Note, First, Though Paul found such great and remarkable success in his ministry among the Corinthians, yet by the means of some false brethren, and some ambitious pretenders to apostleship, there were such factions and contentions raised in this church, that cost him much sorrow of heart; and this was increased by the irregular lives and immoral practices of some of his couverts there, which occasioned his writing two large and excellent epistles to them. Secondly, Is it thought most probable that Paul who went from Corinth to Cenchrea and to Ephesus, left Aquila and Priscilla at Ephesus, where they instructed Apollos, a fervent preacher, a disciple of John baptist, in the gospel of Christ; but that Paul himself went to Jerusalem to the feast, and returned to Ephesus again before Aquila went thence, and before his great success at Ephesus began, which is related in the very next chapter, viz. the nineteenth.
54. Q. When Paul came to Ephesus, what remarkable occurrences did he meet with there? A. He found some persons who were baptised only unto John's baptism, and he preached Jesus Christ to them, and they believed, and were baptized in the name of Christ; and when Paul laid his hands on them, they received the Holy Ghost, and spake with tongues ; Acts xix. 1-7.
55. Q. How did he perform the rest of his ministry there? A. Three months he preached the gospel in the Jewish synagogue, but when the Jews were hardened against him, he taught the same gospel in the school of one Tyrannus for near two years, and healed many diseases, and cast out evil spirits; Verses 8-12.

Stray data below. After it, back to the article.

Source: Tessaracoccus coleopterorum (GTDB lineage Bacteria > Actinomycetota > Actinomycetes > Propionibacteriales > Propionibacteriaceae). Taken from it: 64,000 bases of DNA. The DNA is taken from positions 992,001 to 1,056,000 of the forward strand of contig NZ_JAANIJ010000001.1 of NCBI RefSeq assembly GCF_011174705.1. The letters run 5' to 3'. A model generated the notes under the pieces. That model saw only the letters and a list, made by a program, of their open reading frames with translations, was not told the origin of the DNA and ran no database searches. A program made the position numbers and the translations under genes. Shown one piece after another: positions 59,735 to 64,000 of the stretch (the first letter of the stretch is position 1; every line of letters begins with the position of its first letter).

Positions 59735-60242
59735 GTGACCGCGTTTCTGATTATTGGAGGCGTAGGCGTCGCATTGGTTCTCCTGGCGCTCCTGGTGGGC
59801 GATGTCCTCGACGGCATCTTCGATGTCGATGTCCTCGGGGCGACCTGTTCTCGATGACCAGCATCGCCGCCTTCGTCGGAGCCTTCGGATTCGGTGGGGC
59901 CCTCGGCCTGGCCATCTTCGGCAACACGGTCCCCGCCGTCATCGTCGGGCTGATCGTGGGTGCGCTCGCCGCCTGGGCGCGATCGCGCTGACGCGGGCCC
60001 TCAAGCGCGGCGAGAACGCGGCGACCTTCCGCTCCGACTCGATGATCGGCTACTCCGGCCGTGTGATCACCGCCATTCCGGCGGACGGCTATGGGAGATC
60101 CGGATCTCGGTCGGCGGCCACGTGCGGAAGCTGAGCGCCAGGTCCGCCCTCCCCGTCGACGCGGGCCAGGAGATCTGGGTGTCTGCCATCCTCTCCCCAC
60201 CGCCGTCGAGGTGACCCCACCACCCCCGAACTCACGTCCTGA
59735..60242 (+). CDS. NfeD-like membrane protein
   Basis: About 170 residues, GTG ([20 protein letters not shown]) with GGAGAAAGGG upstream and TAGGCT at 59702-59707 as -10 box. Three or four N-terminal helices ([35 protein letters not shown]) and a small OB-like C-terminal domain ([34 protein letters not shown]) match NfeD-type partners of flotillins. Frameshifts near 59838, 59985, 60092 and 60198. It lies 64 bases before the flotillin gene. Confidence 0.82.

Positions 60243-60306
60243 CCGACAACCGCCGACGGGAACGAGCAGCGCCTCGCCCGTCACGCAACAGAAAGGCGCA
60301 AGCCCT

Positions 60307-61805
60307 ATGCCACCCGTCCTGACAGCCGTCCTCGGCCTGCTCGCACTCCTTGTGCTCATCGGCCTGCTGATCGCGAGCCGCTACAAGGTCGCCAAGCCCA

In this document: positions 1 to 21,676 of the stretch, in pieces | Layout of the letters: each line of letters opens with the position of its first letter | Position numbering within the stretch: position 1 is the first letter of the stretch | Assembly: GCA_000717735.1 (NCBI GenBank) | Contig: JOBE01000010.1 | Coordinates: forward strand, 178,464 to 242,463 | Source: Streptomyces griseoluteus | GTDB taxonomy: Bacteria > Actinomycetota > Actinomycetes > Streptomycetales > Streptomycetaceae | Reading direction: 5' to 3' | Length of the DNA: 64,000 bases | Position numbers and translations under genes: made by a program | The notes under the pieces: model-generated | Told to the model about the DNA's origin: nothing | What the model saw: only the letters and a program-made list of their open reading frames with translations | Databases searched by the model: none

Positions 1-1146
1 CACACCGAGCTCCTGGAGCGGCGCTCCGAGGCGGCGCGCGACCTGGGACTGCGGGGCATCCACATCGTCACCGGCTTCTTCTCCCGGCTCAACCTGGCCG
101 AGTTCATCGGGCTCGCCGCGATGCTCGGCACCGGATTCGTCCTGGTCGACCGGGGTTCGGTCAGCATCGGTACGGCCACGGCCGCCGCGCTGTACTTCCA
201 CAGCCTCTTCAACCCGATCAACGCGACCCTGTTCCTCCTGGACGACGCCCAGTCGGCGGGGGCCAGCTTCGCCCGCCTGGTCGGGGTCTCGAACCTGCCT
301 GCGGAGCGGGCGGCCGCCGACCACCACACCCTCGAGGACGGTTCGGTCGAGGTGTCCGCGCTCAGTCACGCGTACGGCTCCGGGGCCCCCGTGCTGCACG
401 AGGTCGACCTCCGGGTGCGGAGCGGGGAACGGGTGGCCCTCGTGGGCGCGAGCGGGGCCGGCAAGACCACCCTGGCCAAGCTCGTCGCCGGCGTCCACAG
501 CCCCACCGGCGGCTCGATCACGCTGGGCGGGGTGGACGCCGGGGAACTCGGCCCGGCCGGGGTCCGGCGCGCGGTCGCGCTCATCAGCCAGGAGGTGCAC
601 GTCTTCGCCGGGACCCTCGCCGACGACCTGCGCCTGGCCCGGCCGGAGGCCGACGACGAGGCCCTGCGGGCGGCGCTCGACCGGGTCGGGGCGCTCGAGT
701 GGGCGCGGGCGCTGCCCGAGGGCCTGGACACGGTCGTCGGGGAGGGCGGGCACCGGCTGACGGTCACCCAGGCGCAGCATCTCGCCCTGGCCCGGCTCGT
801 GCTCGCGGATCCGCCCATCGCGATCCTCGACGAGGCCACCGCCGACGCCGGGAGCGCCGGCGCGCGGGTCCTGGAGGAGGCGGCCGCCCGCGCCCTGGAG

56. Q. Was he not persecuted by the heathens in this place? A. When Demetrius, a silversmith, who made silver shrines for the goddess Diana, whose famous temple stood at Ephesus, found that the worship of the goddess declined through Paul's
preaching he stirred up the men of his trade, and by them a inultitude of people were raised against Paul, so that he was in !danger of his life; Verses 24-29.
57. Q. How did he escape here? A. The town-clerk finding such a rude tumult, with soft words composed and quieted them, and bid Demetrius go fairly to law, if any man had injured him; Verses 29-41. The uproar being thus composed, Paul took his leave of the disciples, and after several short journeys and labours in the gospel, in those parts, he came to Troas; Acts xx. 1-6.
58. Q. Was there any thing of importance fell out in the seven days while Paul tarried at Troas? A. Paul preached, and broke bread on the first day of the week, and continuing his speech till midnight, a young man named Eutychus slept and fell down from the third story, and was taken up dead; Acts XX. 6-9.
59. Q. How was the young man recovered? A. Paul fell on him and embraced him, and brought him alive before them; Verses 10-12.
60. Q. What exhortation did Paul give at Miletus? A. He sent to Ephesus, and called the elders of the church, made a most affectionate discourse to them; bid them, "Take heed to themselves and to the church of God, which he had purchased with his own blood;" warned them of grievous wolves that should enter into the flock, encouraged them to persevere in faith and holiness, and recommended them to God and the word of his grace; Verses 17-35.